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Anti-establishment candidate becomes first female mayor of Rome

An anti-establishment newcomer has trounced prime minister Matteo Renzi's candidate in Rome's mayoral election to become the first woman to head City Hall in the Italian capital.

Virginia Raggi of the 5-Star Movement capitalised on anger over political corruption and deteriorating city services to lead by a two-to-one margin with more than 80% of ballots counted.

Her rival, Democrat Roberto Giachetti, who was backed by Mr Renzi, conceded defeat less than an hour after polls closed.

Mr Giachetti said he had called Ms Raggi to wish her luck. Dozens of people, including local politicians from the Democrats, right-wing parties and other political forces, have been implicated in corruption probes of city contracts.

As Rome's established parties' power bases imploded, municipal services, especially strike-plagued mass transport, street repairs and waste collection, deteriorated.

"I will work to bring legality and transparency" to Rome's administration, Ms Raggi told supporters. She said "the citizens of Rome won", and pledged that "with us a new era begins".

While Ms Raggi's victory was widely expected, Mr Renzi's clout took a surprise beating in Turin, where incumbent mayor Piero Fassino, a Democratic Party veteran, conceded defeat to another female 5-Star candidate, Chiara Appendino.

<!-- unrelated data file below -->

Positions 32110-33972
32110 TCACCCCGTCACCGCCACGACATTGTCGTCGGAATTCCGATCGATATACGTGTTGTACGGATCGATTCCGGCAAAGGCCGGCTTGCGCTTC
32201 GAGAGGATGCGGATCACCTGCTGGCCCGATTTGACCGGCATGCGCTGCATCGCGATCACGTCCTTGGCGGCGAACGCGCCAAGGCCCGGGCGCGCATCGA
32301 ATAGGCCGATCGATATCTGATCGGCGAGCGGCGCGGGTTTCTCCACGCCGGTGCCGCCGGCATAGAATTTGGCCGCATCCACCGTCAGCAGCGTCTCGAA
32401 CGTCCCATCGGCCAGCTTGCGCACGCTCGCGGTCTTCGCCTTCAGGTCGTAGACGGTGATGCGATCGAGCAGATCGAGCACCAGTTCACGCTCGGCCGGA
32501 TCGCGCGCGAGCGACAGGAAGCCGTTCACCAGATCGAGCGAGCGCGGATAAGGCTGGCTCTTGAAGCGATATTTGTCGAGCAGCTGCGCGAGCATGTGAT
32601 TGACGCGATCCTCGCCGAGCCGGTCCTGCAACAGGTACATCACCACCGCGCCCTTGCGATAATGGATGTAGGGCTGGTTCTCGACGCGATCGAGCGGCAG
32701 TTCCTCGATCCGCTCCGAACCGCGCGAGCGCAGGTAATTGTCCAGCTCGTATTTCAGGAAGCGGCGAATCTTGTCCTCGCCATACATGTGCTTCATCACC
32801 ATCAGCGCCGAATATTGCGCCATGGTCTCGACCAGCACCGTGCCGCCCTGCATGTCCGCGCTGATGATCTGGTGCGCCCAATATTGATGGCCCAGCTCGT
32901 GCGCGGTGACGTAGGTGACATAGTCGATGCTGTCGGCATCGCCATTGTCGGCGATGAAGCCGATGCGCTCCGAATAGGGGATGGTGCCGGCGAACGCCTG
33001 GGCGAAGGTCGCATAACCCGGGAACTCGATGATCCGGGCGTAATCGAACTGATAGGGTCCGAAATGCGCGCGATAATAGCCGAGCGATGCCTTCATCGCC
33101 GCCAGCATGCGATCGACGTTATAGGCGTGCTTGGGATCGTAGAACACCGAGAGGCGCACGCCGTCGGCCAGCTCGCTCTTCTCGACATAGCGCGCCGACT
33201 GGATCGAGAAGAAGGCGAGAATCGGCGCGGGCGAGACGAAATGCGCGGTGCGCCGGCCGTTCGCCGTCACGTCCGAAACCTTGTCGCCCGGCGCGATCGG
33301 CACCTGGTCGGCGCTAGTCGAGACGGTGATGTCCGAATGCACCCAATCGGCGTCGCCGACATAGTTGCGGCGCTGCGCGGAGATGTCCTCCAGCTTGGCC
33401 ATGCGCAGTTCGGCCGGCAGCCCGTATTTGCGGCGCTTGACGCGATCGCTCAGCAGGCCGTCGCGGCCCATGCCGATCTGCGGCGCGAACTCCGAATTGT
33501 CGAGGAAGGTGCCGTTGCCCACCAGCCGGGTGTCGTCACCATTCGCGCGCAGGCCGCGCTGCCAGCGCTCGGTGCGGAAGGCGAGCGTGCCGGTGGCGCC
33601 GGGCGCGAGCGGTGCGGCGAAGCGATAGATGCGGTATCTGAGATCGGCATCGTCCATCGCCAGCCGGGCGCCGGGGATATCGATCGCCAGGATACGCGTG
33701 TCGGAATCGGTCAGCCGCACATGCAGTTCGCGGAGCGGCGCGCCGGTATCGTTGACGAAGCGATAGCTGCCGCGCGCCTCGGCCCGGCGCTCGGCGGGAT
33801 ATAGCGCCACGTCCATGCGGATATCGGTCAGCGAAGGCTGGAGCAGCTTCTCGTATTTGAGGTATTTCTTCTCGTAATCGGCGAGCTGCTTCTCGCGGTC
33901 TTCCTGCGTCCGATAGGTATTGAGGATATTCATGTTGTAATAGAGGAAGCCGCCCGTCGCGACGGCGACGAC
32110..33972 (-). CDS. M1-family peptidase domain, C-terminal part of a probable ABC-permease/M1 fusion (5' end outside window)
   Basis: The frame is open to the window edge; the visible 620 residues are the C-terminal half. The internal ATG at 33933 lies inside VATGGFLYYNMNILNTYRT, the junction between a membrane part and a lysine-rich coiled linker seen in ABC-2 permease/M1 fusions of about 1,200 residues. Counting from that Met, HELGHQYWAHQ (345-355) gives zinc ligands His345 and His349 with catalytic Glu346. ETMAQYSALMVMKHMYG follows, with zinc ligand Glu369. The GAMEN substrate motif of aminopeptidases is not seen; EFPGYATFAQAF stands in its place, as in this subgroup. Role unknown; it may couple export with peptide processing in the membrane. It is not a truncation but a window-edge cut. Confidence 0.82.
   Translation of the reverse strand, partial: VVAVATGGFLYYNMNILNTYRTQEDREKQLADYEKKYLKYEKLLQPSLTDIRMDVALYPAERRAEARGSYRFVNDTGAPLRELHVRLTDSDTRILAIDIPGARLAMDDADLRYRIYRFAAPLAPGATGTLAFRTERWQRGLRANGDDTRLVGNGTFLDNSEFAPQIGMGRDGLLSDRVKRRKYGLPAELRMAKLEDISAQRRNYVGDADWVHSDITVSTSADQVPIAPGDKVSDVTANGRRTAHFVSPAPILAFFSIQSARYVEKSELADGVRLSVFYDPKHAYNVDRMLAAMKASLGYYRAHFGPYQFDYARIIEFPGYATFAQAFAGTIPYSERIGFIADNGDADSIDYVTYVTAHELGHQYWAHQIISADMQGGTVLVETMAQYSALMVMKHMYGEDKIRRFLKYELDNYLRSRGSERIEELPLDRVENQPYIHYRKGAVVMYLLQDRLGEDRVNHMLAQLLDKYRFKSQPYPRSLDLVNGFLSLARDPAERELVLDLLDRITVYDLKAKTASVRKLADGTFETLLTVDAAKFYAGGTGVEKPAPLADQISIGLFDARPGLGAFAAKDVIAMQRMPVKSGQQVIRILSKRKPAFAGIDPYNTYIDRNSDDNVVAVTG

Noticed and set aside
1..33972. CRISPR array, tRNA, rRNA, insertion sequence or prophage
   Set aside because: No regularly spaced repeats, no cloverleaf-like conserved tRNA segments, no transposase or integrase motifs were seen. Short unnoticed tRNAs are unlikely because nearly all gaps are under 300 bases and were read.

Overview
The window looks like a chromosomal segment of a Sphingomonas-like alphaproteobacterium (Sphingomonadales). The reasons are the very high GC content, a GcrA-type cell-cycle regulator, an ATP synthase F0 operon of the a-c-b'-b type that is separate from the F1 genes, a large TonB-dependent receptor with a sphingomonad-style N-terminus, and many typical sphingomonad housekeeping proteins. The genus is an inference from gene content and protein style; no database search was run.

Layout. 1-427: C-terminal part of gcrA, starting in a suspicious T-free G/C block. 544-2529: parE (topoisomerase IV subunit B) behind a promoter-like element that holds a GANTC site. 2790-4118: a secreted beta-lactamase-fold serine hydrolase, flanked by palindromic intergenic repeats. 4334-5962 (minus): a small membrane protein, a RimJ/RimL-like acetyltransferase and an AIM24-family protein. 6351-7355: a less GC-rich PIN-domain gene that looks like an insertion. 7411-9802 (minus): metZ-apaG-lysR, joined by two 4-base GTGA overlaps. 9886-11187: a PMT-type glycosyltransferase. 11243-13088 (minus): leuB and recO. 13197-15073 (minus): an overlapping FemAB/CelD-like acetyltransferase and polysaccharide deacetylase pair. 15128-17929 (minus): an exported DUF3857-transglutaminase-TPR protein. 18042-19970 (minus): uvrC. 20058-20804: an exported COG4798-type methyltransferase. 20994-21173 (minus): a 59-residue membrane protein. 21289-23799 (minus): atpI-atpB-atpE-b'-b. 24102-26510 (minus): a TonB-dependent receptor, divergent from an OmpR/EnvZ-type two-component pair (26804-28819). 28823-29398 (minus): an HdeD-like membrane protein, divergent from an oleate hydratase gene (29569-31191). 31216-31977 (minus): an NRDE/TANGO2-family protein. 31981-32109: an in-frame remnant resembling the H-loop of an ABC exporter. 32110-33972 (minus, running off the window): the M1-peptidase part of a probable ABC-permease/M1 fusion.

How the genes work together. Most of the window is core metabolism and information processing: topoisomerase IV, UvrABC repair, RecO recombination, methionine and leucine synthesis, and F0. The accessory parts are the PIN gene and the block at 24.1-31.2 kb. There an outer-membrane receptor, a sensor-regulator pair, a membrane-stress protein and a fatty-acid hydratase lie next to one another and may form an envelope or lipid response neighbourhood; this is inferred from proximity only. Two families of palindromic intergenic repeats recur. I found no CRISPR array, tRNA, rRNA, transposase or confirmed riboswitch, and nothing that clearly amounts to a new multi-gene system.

Mr Fassino blamed his loss on right-wing forces, who, after faring poorly in first-round balloting, joined up with 5-Star supporters to defeat the centre-left Democrats.

Although Mr Renzi had insisted that the local voting would not reflect on his two-year-old national government, the premier has little to cheer about from the run-off results.

His big consolation came in Milan, where he had heavily backed Giuseppe Sala, who appeared set for a close victory over his centre-right challenger, Stefano Parisi. Mr Sala had successfully managed Milan's Expo event, a point of pride for Mr Renzi.

Another embarrassment for Mr Renzi could be the new Rome's mayor's opposition to the city's bid to host the Olympics in 2024. The PM has campaigned for the Italian capital to clinch the bid, but Ms Raggi has insisted that until corruption is cleansed from Rome's City Hall machinery, construction and other preparations for the Games risk inviting more kickbacks and payoffs.

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